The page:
Average life expectancy in the United States plummeted in 2020, widening the life expectancy gap between the U.S. and other high-income countries. The decline was particularly sharp among Hispanic and Black Americans, a new study found.
Health experts anticipated life expectancy would drop during the pandemic, but how much it did came as a surprise.
“I naively thought the pandemic would not make a big difference in the gap because my thinking was that it’s a global pandemic, so every country is going to take a hit,” said Steven Woolf, director emeritus of the Center on Society and Health at Virginia Commonwealth University, who led the new study. “What I didn’t anticipate was how badly the U.S. would handle the pandemic.”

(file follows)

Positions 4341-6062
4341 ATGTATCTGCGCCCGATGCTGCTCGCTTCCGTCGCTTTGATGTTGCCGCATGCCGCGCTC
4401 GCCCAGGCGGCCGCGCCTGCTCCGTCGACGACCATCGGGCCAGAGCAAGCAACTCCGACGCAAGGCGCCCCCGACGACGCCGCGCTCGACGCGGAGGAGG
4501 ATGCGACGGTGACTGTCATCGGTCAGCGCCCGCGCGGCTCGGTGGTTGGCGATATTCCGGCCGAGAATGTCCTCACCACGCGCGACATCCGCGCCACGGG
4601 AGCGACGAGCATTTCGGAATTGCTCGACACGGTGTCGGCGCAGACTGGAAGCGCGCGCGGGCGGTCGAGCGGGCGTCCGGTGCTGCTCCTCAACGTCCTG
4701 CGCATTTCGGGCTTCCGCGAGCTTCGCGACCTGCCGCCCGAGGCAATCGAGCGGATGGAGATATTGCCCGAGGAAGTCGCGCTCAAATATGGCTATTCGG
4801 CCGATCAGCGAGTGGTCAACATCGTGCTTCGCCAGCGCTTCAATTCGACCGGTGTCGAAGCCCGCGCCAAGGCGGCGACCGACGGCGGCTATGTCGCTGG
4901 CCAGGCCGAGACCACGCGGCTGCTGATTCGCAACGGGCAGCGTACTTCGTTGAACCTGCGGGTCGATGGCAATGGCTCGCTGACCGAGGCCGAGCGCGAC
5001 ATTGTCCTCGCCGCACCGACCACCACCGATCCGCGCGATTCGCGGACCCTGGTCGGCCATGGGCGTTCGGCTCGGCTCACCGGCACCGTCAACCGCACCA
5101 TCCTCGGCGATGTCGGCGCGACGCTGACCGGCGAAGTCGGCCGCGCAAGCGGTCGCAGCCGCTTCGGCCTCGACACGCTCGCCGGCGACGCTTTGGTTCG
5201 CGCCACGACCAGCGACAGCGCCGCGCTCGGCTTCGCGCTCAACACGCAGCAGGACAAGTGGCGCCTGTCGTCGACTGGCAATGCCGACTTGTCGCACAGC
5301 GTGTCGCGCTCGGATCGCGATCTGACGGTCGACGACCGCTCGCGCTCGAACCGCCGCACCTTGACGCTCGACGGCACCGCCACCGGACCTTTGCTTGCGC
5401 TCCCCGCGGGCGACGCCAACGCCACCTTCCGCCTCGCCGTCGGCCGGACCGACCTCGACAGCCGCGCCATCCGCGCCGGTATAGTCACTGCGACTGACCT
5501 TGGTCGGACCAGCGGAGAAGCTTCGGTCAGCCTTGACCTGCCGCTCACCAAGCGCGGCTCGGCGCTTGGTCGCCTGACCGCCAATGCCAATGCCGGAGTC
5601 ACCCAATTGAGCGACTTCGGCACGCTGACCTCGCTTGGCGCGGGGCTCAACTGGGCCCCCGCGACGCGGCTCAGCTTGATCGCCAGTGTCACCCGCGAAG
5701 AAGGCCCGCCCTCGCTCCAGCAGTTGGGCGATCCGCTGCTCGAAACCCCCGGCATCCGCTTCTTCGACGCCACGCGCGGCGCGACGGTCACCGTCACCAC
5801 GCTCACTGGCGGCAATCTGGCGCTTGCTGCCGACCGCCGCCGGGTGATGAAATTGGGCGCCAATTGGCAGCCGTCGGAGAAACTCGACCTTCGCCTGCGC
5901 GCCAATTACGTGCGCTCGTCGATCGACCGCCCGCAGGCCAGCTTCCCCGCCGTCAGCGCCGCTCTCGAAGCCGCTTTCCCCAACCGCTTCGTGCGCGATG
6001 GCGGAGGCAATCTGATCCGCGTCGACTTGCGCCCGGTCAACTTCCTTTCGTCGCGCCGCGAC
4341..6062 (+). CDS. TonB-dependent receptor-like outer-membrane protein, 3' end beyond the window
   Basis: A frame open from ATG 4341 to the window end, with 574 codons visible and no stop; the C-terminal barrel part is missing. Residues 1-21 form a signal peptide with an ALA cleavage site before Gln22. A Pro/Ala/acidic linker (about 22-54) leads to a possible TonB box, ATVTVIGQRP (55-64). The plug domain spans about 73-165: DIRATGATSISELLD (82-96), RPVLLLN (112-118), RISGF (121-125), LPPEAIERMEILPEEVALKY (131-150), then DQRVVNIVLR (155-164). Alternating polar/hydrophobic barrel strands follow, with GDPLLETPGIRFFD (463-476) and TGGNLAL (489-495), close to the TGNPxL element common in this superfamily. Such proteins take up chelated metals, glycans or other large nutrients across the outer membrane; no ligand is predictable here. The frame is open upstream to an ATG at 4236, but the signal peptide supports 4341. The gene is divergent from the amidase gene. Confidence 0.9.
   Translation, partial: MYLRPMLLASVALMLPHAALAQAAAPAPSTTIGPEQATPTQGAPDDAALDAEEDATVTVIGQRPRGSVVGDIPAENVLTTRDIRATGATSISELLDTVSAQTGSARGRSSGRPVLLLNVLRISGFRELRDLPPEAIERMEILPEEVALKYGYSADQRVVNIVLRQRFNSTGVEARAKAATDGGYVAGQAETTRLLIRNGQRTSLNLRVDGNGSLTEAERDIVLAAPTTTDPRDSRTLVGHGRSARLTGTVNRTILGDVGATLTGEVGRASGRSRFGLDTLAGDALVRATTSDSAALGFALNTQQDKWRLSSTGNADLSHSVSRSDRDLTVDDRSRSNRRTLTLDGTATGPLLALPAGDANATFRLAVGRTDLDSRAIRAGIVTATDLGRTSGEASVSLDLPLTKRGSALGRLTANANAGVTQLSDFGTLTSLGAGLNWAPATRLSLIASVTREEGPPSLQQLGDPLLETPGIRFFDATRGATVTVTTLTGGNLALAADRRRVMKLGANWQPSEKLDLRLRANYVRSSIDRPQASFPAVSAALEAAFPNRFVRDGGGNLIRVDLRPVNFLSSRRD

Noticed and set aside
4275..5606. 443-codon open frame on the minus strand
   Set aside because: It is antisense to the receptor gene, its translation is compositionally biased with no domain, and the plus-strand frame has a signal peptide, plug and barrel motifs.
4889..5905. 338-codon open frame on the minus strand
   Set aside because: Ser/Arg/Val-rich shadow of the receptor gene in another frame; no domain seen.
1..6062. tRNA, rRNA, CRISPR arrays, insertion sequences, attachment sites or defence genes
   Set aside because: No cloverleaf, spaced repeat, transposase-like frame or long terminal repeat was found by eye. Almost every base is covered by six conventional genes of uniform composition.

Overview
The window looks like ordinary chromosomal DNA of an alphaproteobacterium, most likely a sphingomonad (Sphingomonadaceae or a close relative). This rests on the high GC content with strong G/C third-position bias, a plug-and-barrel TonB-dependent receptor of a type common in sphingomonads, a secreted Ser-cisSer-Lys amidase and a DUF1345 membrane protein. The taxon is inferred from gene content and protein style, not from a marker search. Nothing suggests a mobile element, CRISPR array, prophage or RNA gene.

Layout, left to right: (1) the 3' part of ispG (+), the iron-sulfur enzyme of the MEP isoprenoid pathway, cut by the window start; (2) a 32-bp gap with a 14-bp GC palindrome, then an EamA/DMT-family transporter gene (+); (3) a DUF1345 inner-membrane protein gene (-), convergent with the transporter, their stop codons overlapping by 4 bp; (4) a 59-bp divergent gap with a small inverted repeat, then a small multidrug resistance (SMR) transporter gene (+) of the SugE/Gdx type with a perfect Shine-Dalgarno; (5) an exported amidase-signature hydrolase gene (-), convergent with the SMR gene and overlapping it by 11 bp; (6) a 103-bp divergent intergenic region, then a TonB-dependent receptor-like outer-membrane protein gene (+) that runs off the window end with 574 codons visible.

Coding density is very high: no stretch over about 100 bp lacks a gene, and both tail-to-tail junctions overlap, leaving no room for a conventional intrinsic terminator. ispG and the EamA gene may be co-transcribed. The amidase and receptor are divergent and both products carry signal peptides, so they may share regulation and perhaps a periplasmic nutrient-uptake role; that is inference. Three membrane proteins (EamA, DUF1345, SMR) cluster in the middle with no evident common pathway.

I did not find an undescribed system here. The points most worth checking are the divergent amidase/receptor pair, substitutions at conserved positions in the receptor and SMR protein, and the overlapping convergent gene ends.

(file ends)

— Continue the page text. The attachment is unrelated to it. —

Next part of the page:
The new study used data from the National Center for Health Statistics, which is part of the Centers for Disease Control and Prevention, and the Human Mortality Database to measure changes in life expectancy between 2018 and 2020 among Black, white and Hispanic Americans. The available data did not allow the researchers to include Asian, Pacific Islander, American Indian and Alaska Native populations in the comparison. The results were published Wednesday in The BMJ.